LPs should prioritize this type of diversification over their current funds and continue to seek support for various emerging fund managers who will change the landscape for the better.
Develop new models
You might conclude that venture capital is not for 99% of companies. It is best suited for a specific type of business that has the ability to accelerate growth in a very short period of time resulting in an exit (either through IPO or acquisition) in order to provide a return on investment to the fund. Finding these companies is essentially the job of a venture capitalist: they want to invest their LP money in places that will result in disproportionate returns.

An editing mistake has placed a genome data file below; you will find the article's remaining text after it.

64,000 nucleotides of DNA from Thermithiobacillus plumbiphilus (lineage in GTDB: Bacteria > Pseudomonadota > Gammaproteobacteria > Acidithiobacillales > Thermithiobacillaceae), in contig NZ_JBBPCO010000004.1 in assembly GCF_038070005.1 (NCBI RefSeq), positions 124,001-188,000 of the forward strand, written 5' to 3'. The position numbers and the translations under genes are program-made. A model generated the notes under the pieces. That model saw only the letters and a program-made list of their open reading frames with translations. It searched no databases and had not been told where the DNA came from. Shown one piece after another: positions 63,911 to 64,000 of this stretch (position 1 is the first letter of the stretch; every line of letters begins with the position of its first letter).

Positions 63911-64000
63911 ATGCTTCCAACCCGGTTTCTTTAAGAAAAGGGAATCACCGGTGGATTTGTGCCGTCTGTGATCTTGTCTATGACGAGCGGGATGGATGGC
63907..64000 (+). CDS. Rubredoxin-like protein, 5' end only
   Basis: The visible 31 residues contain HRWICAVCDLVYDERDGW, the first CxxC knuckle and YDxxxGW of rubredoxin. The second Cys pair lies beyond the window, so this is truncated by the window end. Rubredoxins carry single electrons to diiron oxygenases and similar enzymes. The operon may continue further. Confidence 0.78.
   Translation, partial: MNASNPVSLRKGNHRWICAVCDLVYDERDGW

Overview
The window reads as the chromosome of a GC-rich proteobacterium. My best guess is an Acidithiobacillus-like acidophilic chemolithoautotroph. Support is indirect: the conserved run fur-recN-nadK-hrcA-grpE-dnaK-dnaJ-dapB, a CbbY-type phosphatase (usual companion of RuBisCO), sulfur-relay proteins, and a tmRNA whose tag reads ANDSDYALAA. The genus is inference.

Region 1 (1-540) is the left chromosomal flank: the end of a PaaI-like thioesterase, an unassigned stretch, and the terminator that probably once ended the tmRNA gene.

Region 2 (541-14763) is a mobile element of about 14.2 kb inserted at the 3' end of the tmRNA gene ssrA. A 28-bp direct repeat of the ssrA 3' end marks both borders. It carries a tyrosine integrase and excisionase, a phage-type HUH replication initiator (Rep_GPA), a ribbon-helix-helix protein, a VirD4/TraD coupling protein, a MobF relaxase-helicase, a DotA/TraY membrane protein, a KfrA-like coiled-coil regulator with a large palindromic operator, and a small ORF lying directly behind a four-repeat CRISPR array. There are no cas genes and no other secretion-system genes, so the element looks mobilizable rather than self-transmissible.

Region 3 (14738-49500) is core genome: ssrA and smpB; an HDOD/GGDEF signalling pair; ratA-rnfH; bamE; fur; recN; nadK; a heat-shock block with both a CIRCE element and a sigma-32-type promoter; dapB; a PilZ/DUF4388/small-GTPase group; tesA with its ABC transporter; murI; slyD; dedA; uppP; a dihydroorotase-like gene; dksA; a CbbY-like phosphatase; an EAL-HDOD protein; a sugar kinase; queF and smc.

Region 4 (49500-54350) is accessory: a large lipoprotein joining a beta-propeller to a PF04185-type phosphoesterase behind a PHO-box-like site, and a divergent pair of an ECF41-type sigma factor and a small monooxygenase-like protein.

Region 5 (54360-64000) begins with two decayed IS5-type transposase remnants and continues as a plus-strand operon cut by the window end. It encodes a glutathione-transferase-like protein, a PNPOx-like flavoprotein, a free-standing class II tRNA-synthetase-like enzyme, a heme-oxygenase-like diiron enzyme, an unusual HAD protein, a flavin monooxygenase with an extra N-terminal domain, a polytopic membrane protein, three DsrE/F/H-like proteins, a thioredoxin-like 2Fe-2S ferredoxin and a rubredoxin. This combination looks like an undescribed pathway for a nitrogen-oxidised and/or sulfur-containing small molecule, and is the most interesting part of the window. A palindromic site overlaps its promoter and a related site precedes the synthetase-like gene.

But most businesses are not designed to support this kind of growth on time. And even worse, most companies backed by venture capital won’t even reach the inordinate yields expected of them, and 75% will fail absolutely. For an industry that invests billions of dollars annually with these results, the fact that there has been so little exploration of alternative models in this space is truly surprising. We need to revolutionize outdated models and structures to keep up with emerging opportunities in the market.
Some people in the VC world have made efforts to establish alternative models of capital. Examples include revenue-based funding (Lighter Capital), rewards-based crowdfunding (Kickstarter, Indiegogo), or equity-based crowdfunding (Republic, WeFunder, Start Engine). But some of them did not live up to LP’s expectations.